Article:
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Ongoing Study Provides Hope for Shingles Prevention

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There are many options to relieve or inhibit pain in shingles sufferers, but none of them are routinely effective. They include antiviral drugs, which are often effective at lessening the duration of shingles if taken soon after an outbreak. "Antiviral drugs only stop further virus multiplication. They don't make a dead nerve cell come to life. So the earlier you get diagnosed and treated, the more likely it is to have some impact," Oxman tells WebMD.

Although no agreement has been reached on the appropriate management of shingles, steroids have been tried, as have antidepressants, anticonvulsants, and topical agents such as the anesthetic lidocaine, which has recently become available in patch form. For some, the lidocaine is effective at helping with the chronic pain, but as Oxman points out, it's hard to put it over your eye. About 15% of shingles sufferers are affected in that area, sometimes to the point of blindness. Perkin, whose mother had shingles, said she described the feeling as "having an icepick through your eye."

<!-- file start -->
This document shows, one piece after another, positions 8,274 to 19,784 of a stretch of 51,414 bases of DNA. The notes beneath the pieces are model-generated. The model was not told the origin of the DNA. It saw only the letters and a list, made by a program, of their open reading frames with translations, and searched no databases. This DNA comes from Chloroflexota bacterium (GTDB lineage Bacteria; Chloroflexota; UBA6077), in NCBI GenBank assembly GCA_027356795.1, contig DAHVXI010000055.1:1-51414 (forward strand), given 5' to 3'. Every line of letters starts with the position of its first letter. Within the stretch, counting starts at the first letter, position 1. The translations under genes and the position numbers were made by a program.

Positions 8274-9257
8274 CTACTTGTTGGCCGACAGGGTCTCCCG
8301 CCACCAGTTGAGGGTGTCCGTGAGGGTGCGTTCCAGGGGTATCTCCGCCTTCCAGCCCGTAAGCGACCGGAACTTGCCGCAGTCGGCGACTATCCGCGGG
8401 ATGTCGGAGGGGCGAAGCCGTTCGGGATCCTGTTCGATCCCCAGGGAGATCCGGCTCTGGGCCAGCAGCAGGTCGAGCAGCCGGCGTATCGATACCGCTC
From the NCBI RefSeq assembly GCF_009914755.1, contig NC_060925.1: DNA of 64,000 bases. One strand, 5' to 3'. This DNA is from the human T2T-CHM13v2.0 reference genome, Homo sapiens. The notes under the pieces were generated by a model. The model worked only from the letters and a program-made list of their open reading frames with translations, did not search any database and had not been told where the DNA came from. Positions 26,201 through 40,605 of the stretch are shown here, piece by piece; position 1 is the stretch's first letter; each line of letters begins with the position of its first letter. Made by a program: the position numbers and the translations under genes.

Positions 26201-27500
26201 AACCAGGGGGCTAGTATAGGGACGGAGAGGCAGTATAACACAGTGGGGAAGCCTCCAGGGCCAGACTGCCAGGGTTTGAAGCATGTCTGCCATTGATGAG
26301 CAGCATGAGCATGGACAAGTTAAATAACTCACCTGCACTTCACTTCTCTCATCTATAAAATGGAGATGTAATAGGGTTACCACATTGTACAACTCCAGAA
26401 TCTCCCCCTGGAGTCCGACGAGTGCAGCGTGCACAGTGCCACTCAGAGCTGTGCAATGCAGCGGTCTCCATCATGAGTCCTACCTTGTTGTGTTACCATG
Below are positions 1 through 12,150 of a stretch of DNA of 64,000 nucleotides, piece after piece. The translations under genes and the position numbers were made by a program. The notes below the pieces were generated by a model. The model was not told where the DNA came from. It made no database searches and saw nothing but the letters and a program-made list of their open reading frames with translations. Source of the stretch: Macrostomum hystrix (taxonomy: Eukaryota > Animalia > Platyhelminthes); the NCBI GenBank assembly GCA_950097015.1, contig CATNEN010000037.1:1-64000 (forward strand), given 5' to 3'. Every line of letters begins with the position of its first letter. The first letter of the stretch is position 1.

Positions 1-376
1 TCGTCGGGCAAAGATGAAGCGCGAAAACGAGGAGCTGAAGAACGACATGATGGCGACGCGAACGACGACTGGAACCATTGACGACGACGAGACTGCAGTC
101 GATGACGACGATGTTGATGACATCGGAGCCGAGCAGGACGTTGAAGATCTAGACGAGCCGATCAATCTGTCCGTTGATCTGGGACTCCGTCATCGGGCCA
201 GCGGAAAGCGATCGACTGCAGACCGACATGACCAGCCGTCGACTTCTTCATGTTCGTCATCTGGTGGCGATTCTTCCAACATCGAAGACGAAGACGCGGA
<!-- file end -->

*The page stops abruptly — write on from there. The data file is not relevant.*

Other methods such as electrical stimulation and acupuncture are used, and in severe cases surgery is an option. But once the shingles awaken and come down to the skin, "the horse is out of the barn," Oxman says. Prevention is the key. Unfortunately, none of these approaches has been proven to prevent shingles.

The VA study "is an attempt to see if we can prevent shingles with a vaccine, and it's based on very compelling circumstantial evidence," Oxman tells WebMD. He and his colleagues are trying to enroll 37,000 people at 21 VA sites nationwide. So far, they've enrolled just over 6,000 people but are actively seeking more to reach their goal.

To qualify, the people need to be over 60 and to have had chickenpox, but not shingles. The reason for this, dating back to a landmark study in 1965, Oxman says, is that the incidence and severity of shingles apparently increases with advancing age. Most of the cases of shingles are seen in patients 60 and older. People who live to age 85 have a 50/50 chance of developing shingles.

The fact that the virus normally lies dormant until the later years suggests that a decreased immunity may play a role in triggering it. In addition, after a person with a healthy immune system gets shingles, they are unlikely to get it again, thus pointing to an immune response.

That's why this study is inoculating subjects with a vaccine similar to the one that's been effective in preventing chickenpox in children. Oxman says, "It doesn't take a lot of virus to do the job in children. What we have done is taken the same attenuated [weakened] virus of the children's vaccine, and just used more of it, nothing very complicated."

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